I own a beagle named Lasso. We named him that because when he found me in my backyard, I tied a clothesline rope to his collar and we walked around the neighborhood trying to find his home. At this, my daughter (she was 7 then) said, “It looks like you lassoed him.” So the name stuck, even after I bought him from his previous owners who were not equipped to care for him (they had named him “Nike” anyway, which is a stupid name so I changed it). I had to adapt my life a bit, and somewhat change my life to be a dog owner, but I was happy to do it. I did it for no other reason than I liked the dog and wanted him to live with me.
There are two kinds of dog people: people who like dogs, and people who think dogs are as important as people. I am the former. Don’t get me wrong, I really like dogs. I think they are great companions, and Lasso is my good and loyal buddy. But buddy or no, he’s still just a dog. So he isn’t allowed on the furniture, for his own protection he can’t leave the yard without a leash, I regulate what and how much he eats, I tell him what to do and what not to do, he sleeps in the mudroom at night, and he absolutely does not come on vacation with me. I pay someone to check on him when I’m gone, since apart from home I have no use for him. Because he’s a dog. Again, don’t think me heartless or crass; I joyously steward my friend and care for his needs. But again: he’s a dog. He’s a pet. I literally own him—paid money for him so I could have a friend who never remembered my faults and was always happy to see me.
After a vacation this summer, I jokingly mentioned to a couple of people, “I wish anyone in my life were as happy to see me as my dog is when I come back from vacation.” Now, obviously, there have been members of the human species who have been very happy to see me in the past. But man … the dog … well, he just acted like no one has ever in a million years known someone so amazing and awesome as me. To him, I am the greatest person in the world. When he first saw me after a week, he was jumping and whimpering and laughing in that howling way only dogs can laugh. If he could talk, he would’ve said, “Hey! I knew you’d come back! Hey! I just knew it! Hey! And here you are! Hey! My friend is back! Hey! I love you!”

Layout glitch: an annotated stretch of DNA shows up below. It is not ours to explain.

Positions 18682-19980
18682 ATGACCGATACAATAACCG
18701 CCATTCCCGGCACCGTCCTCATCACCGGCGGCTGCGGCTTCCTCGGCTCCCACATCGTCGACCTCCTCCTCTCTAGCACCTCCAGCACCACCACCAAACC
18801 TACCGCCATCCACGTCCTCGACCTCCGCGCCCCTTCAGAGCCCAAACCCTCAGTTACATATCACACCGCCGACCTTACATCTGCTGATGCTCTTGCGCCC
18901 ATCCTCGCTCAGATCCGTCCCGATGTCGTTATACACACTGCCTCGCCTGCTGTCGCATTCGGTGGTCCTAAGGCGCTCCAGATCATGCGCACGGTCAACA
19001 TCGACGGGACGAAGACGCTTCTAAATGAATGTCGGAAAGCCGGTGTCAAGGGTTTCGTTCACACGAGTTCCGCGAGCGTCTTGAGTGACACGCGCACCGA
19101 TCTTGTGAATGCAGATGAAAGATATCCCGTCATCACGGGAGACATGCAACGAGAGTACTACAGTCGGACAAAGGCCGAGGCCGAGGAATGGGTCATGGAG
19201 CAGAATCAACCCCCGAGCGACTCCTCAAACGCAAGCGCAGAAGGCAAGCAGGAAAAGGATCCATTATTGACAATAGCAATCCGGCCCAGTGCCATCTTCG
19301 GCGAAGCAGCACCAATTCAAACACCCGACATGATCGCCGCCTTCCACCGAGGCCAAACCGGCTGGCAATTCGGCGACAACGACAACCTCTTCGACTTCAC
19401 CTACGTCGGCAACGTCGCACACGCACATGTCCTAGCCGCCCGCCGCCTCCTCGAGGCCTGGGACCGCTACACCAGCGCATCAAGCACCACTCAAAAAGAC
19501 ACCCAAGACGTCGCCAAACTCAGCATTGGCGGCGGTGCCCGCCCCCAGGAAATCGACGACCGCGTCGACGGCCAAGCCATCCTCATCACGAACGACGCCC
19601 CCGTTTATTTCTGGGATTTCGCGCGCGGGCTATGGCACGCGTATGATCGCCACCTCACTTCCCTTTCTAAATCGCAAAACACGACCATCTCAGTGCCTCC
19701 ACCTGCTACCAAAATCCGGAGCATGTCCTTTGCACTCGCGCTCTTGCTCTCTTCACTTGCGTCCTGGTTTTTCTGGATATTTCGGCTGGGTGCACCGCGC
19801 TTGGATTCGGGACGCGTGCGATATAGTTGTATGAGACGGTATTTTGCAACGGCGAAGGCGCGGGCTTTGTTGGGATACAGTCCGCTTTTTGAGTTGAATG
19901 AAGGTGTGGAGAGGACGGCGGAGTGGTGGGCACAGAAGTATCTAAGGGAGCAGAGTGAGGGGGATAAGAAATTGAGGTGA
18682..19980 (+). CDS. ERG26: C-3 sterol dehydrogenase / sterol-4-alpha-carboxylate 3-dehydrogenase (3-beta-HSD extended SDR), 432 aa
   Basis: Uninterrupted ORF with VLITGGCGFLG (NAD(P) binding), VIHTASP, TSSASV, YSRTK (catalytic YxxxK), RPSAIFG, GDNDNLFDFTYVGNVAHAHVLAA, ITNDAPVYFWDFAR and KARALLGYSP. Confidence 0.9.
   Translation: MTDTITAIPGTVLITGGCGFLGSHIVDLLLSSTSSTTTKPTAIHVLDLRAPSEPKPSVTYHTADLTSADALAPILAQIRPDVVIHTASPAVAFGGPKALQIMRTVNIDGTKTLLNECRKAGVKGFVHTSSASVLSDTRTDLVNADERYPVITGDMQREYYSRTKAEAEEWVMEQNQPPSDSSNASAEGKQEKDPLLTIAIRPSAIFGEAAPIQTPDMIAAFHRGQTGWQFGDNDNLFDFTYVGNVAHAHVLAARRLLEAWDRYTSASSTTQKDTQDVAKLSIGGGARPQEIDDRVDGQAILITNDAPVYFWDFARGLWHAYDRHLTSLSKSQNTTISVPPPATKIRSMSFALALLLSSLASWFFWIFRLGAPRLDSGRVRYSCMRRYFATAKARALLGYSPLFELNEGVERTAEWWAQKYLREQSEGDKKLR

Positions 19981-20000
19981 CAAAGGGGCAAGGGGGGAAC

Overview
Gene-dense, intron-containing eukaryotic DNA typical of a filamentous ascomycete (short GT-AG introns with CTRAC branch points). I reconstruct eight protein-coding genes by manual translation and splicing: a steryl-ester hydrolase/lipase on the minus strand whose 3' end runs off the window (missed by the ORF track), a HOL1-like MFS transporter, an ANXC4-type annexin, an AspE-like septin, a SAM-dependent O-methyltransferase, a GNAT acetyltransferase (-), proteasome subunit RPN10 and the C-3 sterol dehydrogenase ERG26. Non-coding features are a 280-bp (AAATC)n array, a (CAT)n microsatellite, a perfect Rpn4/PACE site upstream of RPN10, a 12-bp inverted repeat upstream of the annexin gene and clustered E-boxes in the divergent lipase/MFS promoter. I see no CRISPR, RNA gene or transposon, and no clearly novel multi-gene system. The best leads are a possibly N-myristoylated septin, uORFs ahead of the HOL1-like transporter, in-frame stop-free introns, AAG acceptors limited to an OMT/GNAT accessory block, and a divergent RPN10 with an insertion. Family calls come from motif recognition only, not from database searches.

It occurred to me then that there are parallels here between a dog-liker and the spiritual tendencies of the casual Christian:
We tie a rope around God’s neck, leading him around as if he belonged to someone else, wondering if anyone else is going to claim him. We don’t know where he came from, what his name is, or if we even want to keep him.
We routinely shut the door on Christ, storing him in a small room until next Sunday when he should be so lucky that we let him out again.
We build fences to keep the Holy Spirit in, pointing and speaking sternly if he dares to escape the boundaries we prepared for him.
We pay someone else to do our spiritual chores while we go off on vacation without him. We don’t even give God a thought because it would’ve been kind of a headache to take him with us; besides, the church will be there when we get back.
You’d think that God might remember how we treated him, how unimportant we valued him. Maybe he’d ignore us. Maybe he’d bite us in resentment. Maybe he’d run away, never to be seen again. But he doesn’t. He actually does the opposite. Like the Prodigal’s father, he leaps for joy at the sight of us. He laughs and sings and celebrates when we’re near him. It doesn’t matter how short or long our absence was, he is always happy to see us.
For no other reason than he loved us and wanted to, God changed his whole world so we could live with him. He became a man and died and rose for us. God isn’t just a casual liker of people. He is a deeply passionate God who elevates the human race beyond any other creature to bear his image. He speaks to us in words we can understand. He fences around us like a protective hen. He feeds us his own body and blood in good measure. He never leaves us or forsakes us. He is reliable, loyal, forgiving, and always present. Even when we forget all about him, he never forgets us.
Summer is almost over, and with the fall comes the vacationing summer folk trickling back into church. If you are a casual Christian, I hope you grow to place your spirituality in a more central location in your life. If you are more spiritually mature in your walk of faith, I hope you see others with the same excitement and joy that God displays when he sees you:
“Hey! I knew you’d come back! Hey! Are you hungry? Hey! Are you thirsty? Hey! It’s so great to see you! Hey! I love you!”